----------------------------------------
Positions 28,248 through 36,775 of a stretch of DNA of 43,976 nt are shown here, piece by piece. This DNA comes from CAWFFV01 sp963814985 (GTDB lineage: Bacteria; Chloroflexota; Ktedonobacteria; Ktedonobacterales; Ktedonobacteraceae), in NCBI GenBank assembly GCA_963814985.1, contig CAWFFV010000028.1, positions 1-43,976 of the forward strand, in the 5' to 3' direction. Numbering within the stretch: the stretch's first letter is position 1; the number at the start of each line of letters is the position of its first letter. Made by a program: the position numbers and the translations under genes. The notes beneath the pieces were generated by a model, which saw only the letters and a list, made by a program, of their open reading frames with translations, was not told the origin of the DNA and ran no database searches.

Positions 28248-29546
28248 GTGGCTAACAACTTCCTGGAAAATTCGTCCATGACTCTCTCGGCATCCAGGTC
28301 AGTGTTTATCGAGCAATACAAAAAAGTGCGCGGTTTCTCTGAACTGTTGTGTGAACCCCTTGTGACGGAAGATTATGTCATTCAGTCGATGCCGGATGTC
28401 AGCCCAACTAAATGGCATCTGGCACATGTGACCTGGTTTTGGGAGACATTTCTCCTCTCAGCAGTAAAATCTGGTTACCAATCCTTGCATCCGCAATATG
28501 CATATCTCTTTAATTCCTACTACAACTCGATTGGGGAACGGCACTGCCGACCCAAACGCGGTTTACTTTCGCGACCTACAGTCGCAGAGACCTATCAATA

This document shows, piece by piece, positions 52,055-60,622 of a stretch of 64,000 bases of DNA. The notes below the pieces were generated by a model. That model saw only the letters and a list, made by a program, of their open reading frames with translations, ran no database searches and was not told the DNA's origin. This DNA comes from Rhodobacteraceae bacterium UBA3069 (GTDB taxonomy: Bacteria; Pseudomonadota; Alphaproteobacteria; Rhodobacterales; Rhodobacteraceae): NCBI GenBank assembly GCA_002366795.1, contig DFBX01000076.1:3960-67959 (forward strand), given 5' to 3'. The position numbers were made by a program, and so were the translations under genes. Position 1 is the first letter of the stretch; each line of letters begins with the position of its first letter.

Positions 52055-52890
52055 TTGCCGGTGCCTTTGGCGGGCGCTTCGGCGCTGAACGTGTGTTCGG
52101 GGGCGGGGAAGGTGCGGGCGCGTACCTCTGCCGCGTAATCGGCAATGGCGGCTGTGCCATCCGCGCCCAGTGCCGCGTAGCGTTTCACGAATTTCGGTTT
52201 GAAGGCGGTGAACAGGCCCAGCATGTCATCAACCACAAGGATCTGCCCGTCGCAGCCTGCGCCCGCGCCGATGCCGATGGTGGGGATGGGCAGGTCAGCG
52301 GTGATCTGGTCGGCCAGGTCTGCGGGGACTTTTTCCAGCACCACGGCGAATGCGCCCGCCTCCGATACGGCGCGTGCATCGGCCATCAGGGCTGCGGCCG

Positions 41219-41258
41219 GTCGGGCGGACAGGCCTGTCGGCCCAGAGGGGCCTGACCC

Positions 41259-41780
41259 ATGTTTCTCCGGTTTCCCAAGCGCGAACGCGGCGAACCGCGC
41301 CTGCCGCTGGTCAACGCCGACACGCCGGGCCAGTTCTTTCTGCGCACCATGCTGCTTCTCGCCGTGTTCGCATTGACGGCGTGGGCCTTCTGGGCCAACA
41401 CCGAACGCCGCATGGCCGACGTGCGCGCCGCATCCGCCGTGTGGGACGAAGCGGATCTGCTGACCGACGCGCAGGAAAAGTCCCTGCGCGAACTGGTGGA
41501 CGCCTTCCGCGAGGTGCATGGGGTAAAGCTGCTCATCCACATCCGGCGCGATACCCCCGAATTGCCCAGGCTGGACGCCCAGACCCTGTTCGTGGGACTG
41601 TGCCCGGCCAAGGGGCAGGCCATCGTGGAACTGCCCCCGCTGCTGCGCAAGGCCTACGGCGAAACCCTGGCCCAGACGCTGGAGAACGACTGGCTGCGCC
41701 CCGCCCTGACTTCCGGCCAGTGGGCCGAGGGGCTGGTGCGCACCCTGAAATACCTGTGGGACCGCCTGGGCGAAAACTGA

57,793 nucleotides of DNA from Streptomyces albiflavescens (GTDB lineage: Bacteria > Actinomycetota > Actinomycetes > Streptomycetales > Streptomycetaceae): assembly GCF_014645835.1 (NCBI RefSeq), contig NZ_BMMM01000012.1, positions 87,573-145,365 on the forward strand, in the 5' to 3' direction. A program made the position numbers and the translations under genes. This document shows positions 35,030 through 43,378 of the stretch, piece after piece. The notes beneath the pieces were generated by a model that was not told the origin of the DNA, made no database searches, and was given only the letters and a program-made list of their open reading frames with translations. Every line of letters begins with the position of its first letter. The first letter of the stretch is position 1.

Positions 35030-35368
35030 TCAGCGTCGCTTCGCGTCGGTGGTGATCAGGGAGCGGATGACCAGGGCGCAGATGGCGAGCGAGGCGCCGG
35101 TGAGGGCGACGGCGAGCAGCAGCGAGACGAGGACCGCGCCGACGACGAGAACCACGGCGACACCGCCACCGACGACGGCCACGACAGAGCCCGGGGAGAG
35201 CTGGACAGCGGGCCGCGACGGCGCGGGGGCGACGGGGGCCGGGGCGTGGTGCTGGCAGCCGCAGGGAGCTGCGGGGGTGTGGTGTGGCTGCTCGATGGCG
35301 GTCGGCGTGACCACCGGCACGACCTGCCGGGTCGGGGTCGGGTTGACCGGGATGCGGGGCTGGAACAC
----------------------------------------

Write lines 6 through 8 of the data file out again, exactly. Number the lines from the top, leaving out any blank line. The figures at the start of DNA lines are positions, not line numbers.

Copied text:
28501 CATATCTCTTTAATTCCTACTACAACTCGATTGGGGAACGGCACTGCCGACCCAAACGCGGTTTACTTTCGCGACCTACAGTCGCAGAGACCTATCAATA

This document shows, piece by piece, positions 52,055-60,622 of a stretch of 64,000 bases of DNA. The notes below the pieces were generated by a model. That model saw only the letters and a list, made by a program, of their open reading frames with translations, ran no database searches and was not told the DNA's origin. This DNA comes from Rhodobacteraceae bacterium UBA3069 (GTDB taxonomy: Bacteria; Pseudomonadota; Alphaproteobacteria; Rhodobacterales; Rhodobacteraceae): NCBI GenBank assembly GCA_002366795.1, contig DFBX01000076.1:3960-67959 (forward strand), given 5' to 3'. The position numbers were made by a program, and so were the translations under genes. Position 1 is the first letter of the stretch; each line of letters begins with the position of its first letter.

Positions 52055-52890